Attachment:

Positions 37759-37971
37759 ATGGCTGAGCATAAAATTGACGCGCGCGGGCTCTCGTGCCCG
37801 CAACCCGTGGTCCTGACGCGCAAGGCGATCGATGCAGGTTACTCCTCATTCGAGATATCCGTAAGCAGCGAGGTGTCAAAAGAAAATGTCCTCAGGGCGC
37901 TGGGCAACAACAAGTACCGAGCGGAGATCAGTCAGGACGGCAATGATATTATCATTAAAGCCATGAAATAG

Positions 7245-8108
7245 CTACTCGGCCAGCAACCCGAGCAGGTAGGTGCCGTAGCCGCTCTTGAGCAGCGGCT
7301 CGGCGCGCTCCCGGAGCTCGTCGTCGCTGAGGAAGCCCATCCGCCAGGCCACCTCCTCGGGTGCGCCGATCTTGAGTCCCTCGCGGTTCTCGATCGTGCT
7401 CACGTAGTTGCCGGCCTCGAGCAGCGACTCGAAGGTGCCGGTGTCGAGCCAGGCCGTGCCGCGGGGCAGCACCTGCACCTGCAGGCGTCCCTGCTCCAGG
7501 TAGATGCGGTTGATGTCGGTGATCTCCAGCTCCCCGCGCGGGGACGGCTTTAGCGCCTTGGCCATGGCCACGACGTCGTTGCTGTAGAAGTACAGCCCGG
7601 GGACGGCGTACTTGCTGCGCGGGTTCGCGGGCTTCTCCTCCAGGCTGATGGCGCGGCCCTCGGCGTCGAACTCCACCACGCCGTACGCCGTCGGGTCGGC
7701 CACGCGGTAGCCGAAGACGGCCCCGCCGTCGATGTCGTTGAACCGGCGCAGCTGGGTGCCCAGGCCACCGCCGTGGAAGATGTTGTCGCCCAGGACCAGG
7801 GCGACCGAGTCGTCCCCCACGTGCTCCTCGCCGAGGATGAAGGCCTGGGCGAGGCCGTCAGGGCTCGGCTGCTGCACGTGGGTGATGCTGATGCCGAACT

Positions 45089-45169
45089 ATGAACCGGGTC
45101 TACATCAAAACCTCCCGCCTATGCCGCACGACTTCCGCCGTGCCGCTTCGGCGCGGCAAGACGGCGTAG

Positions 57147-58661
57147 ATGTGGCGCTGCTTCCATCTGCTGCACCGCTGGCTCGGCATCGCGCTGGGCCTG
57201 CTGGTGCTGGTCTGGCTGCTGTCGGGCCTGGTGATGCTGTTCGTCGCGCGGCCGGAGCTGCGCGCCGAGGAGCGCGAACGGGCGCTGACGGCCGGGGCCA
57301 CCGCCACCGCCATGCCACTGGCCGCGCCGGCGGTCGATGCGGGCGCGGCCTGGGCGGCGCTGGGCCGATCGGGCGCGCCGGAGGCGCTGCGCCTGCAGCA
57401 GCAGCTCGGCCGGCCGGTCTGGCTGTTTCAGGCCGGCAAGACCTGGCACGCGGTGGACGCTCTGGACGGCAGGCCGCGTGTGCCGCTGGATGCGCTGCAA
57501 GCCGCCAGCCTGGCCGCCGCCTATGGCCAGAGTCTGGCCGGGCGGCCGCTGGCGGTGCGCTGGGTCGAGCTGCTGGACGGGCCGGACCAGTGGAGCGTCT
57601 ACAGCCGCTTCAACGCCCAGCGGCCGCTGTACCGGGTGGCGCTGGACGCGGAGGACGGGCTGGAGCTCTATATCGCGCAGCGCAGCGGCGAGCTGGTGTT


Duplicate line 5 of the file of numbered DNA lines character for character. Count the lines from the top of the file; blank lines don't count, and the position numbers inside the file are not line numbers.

Positions 7245-8108